The thing with Canadians – even Canadian rock stars – is that they’re so darn nice. Take Chuck Comeau for example, the drummer for Simple Plan, the hugely successful Montreal-based punk-pop band.

While he and his four band mates have carte blanche to behave as carefree and adult denying as they appear to be in their spunky, hook-filled songs, Comeau instead talks earnestly about responsibility, loyalty and aspirations... and about his refreshingly unjaundiced view of Israel, which he’s about to visit for the third time on May 5 at the Nokia Arena in Tel Aviv.

“Israel is a pretty magical place for us,” said Comeau recently from Hamburg where Simple Plan was touring in support of their fourth studio album Get Your Heart On!.

“We finished our world tour for our third album in 2008 by coming to Tel Aviv for the first time for a sold out show, and I don’t think we ever envisioned having so many fans so far from home. We knew from Facebook and Twitter that we had lots fans in Israel, but only when you go out and see a full room singing all the words to the songs, and people waiting at the airport for you, that it really hits you.”

“We booked extra time so we could travel around, and my family flew in – it was a beautiful experience. Israel has now become a must for us on every international tour,” added Comeau.

And after a decade together and ever-increasing popularity, Simple Plan’s international tours are becoming more extensive and far-reaching, with the band boasting (politely of course) of having performed in over 70 countries. An anomaly in the world of rock, Simple Plan has boasted the same lineup – Pierre Bouvier (lead vocals), Jeff Stinco and Sébastien Lefebvre (guitars), David Desrosiers (bass) and Comeau – since its inception in 1999. It’s a testament, according to Comeau, to the no-nonsense cordiality that the band members show to each other.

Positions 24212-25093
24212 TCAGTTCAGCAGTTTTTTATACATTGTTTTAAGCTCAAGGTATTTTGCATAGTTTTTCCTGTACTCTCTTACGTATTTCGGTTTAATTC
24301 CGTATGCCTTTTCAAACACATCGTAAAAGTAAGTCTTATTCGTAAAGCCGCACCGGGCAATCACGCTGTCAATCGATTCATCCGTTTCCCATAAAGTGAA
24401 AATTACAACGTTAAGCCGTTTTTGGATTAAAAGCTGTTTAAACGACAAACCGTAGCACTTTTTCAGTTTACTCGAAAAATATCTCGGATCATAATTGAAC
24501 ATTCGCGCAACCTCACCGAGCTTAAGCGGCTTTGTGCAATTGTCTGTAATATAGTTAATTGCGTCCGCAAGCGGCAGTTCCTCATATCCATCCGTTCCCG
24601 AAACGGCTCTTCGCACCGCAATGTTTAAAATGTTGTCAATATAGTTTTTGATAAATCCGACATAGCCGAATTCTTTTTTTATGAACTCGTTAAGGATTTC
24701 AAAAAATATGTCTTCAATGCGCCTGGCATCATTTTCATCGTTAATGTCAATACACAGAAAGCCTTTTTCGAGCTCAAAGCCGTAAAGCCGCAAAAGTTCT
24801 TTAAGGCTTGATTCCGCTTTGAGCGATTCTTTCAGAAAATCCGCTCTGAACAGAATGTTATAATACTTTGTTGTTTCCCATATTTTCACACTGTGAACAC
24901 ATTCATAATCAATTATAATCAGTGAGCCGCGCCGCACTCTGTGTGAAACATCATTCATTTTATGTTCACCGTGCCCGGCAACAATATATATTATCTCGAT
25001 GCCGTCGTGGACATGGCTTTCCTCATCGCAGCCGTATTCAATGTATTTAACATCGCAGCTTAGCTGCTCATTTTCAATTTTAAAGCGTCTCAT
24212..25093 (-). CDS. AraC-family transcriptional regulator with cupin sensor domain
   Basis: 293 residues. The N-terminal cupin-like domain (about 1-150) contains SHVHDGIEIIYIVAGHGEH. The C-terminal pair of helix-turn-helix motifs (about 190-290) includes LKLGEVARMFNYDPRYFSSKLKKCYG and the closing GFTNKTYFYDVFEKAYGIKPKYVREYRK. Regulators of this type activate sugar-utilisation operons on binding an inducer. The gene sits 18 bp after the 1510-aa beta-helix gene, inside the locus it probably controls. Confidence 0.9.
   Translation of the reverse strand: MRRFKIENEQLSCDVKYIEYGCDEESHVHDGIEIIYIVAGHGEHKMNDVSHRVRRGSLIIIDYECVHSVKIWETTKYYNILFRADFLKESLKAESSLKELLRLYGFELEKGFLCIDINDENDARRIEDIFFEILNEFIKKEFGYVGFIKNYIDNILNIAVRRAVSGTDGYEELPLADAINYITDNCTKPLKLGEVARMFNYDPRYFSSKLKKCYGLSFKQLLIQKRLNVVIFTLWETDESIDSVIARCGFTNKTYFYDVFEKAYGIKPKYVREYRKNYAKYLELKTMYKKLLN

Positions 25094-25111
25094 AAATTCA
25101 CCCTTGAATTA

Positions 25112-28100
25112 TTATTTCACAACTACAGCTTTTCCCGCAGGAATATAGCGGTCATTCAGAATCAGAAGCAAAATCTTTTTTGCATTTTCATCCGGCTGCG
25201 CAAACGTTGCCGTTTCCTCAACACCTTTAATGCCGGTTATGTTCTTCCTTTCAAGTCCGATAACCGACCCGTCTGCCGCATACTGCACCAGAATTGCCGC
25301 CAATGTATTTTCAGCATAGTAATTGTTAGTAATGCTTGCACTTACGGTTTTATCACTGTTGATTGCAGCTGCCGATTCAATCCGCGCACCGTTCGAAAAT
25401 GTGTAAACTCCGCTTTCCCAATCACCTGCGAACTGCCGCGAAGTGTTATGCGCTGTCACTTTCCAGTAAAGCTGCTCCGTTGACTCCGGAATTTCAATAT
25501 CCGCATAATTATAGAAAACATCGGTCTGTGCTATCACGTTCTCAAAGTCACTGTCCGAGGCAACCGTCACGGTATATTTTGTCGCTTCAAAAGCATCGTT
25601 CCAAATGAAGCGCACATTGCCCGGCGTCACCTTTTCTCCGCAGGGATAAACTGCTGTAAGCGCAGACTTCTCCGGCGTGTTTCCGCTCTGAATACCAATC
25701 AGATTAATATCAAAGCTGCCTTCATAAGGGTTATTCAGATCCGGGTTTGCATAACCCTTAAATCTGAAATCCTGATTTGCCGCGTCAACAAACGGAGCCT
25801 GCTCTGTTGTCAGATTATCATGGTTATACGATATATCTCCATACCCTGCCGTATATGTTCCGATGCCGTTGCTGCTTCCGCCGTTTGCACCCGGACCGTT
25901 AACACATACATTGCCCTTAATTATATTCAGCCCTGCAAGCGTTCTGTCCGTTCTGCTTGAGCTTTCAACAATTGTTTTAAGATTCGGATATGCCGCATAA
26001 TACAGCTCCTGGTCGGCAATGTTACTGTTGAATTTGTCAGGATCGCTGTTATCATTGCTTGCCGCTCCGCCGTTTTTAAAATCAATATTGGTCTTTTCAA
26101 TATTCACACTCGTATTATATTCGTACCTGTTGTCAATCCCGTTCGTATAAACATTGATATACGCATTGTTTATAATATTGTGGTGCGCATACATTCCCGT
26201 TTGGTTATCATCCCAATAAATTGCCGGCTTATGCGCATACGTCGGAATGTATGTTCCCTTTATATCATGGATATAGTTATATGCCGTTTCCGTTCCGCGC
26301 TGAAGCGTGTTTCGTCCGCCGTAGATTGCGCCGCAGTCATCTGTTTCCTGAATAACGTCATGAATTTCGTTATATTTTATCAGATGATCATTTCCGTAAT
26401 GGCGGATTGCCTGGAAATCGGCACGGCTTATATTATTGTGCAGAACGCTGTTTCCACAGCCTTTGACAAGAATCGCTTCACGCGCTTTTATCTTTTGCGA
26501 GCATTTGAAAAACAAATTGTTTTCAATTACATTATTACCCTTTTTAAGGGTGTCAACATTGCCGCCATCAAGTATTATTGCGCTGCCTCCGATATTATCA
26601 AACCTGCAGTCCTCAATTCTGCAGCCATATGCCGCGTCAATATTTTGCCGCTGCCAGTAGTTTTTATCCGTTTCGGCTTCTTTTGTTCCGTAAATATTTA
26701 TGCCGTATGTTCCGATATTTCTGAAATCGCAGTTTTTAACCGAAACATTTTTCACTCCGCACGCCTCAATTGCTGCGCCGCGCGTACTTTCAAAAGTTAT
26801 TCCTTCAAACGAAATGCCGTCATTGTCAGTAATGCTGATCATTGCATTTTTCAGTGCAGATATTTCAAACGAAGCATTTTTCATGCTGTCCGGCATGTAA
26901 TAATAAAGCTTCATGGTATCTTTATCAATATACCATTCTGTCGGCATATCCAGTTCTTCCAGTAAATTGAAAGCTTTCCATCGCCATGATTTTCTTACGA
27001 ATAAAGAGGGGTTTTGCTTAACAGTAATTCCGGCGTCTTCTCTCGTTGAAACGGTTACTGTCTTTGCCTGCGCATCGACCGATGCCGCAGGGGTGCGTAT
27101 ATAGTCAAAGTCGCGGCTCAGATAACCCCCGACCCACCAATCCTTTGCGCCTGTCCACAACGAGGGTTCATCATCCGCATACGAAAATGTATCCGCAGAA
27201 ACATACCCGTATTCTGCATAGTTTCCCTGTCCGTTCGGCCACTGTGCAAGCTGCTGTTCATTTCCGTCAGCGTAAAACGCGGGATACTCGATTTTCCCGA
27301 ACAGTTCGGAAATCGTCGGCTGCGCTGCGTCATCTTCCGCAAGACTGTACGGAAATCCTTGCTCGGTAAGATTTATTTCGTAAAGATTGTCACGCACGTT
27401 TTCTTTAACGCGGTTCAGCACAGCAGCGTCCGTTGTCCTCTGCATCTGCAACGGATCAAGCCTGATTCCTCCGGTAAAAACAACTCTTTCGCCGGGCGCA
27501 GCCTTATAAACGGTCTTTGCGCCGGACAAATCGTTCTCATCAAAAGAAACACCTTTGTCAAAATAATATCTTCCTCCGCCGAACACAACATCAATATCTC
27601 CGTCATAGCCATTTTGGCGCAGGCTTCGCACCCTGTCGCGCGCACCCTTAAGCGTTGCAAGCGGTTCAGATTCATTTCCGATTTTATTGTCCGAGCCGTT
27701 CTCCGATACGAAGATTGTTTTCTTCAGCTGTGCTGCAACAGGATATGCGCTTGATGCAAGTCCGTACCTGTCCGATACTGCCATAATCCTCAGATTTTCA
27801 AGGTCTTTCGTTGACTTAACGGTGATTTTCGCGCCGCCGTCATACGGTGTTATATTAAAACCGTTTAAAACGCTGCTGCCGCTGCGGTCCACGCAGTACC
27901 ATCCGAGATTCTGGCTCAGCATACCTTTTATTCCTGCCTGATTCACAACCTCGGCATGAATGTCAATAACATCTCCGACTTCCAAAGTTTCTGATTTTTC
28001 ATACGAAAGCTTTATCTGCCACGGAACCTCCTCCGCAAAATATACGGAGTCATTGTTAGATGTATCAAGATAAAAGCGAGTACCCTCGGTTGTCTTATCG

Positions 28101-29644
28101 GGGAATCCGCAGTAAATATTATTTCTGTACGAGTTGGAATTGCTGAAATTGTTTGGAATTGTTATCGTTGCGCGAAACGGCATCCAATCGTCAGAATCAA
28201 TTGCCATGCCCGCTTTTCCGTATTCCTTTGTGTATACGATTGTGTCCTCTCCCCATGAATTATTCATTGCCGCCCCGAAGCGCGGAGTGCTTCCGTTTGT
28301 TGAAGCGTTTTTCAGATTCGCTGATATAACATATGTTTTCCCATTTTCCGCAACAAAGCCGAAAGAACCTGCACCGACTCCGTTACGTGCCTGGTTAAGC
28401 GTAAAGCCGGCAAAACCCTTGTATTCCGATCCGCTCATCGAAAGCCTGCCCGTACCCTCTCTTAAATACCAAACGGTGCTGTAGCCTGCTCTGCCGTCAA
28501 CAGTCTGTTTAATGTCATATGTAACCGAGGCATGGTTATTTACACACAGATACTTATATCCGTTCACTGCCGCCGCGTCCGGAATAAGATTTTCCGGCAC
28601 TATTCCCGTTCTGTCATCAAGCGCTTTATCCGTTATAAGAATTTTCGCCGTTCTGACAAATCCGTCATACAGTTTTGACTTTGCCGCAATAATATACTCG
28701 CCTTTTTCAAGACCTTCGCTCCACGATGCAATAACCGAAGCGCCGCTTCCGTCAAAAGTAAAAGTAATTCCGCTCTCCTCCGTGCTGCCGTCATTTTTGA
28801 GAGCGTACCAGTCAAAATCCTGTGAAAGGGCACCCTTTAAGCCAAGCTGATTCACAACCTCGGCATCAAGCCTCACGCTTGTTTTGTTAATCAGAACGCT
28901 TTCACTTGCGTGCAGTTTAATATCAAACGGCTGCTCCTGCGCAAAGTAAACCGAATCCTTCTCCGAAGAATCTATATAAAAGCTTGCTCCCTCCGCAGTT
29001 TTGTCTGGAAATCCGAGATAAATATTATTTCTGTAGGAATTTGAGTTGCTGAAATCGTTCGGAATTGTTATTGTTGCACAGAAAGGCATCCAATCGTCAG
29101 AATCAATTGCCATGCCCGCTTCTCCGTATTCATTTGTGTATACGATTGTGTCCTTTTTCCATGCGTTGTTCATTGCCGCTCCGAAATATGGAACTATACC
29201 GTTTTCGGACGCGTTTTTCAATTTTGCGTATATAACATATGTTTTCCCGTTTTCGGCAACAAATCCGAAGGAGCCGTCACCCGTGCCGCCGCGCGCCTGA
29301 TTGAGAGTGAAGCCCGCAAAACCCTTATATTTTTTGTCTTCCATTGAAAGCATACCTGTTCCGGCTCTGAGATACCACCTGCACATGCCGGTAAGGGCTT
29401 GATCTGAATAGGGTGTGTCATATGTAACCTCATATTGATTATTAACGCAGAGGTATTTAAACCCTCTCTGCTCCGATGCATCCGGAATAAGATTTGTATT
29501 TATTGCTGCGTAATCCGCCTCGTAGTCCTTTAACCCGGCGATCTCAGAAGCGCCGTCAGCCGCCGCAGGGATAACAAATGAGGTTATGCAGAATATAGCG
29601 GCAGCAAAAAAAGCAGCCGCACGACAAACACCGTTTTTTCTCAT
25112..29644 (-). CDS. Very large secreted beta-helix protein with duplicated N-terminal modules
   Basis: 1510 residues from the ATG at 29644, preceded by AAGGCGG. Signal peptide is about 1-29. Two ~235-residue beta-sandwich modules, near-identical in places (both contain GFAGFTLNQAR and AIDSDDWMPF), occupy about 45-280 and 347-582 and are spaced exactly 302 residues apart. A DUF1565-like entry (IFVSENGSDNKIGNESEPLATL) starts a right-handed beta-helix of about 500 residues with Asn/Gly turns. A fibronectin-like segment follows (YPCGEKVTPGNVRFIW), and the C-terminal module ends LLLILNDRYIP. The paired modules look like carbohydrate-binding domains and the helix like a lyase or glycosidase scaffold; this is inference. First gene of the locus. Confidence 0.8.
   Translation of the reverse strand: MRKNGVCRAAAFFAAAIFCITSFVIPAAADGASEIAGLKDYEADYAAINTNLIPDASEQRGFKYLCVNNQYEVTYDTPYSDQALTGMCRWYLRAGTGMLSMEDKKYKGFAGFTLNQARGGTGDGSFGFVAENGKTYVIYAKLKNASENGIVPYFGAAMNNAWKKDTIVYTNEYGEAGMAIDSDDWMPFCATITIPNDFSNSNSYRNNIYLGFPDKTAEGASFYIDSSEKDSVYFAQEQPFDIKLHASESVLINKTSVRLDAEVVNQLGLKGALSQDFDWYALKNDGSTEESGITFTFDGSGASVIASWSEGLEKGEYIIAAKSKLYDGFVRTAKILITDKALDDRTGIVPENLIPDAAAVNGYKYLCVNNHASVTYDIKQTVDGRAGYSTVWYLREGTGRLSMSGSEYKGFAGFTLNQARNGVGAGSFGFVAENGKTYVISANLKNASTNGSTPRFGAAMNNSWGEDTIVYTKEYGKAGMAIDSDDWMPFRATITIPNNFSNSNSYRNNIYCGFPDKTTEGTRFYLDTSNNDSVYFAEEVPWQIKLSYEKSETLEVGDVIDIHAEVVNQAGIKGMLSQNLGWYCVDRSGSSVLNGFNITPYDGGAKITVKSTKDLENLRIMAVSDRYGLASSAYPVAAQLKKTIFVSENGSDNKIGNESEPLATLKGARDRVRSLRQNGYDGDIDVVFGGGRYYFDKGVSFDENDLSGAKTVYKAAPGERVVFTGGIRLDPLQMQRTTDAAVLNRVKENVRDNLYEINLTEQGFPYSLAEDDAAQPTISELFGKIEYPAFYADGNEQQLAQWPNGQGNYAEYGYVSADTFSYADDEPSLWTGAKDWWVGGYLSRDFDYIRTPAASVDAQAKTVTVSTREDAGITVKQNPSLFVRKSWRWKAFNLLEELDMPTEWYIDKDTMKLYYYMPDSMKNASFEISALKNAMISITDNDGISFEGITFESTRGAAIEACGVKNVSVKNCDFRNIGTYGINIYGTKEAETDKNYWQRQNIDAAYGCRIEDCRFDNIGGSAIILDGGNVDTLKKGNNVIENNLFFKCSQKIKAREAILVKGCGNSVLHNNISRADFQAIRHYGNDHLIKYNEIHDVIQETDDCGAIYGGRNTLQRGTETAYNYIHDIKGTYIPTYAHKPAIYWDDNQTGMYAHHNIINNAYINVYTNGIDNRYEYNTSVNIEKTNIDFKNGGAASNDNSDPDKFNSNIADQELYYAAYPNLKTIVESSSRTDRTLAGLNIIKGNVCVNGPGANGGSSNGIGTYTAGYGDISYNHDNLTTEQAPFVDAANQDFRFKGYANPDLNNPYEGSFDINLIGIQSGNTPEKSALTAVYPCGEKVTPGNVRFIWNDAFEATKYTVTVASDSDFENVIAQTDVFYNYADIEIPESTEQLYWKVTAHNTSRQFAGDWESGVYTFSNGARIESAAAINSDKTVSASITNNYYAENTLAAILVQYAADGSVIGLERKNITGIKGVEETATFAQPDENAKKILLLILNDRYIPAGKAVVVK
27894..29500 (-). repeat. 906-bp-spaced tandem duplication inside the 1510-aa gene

“A lot of it has to do with the fact that we were all friends before the band, we went to the same high school, we have the same values and the same approach to life,” said Comeau.

“It’s all about the fact that we also have the same goals and aspirations for the band, we’re on the same page. And at the times that we’re not, we sit down together and talk, reevaluate what we’ve accomplished and where we want to go. As the years go by, the fact that we’re all still together becomes more important and more precious to us – we value it even more.”

On Get Your Heart On! Which finds the band – in the words of one reviewer – “checking their adulthood at the door,” Simple Plan revels in reliving the punchy punk-pop of their youth, with a slew of cameo contributions from the likes of one their heroes, Weezer’s Rivers Cuomo, Natasha Bedingfield, and Somali-Canadian rapper K’naan. But in addition to bratty rockers like “You Suck At Love” and “Can’t Keep My Hands Off You,” there are also attempts to branch out with the pop reggae sounds of “Summer Paradise,” a development that Comeau expressed pride in.

“We grew up listening to that second generation of California punk rock – bands like Bad Religion – and no matter where we take our music, that will always be part of our DNA and how we look at things,” he said. “But as we’ve gotten older, we’ve opened our minds to new types of music and styles – it’s crucial to the band to prevent stagnation and boredom.

“That’s what I love about our band – we can have an in-your-face punk song like ‘You Suck At Love’ and the next track can be this reggae-Bee Gees-influenced song unlike anything we’ve ever done. It shows we’re expanding our musical palette and taking risks. But because we’ve been playing together for over a decade, it’s still going to sound like us. We have our own little musical identity no matter what style we tackle.”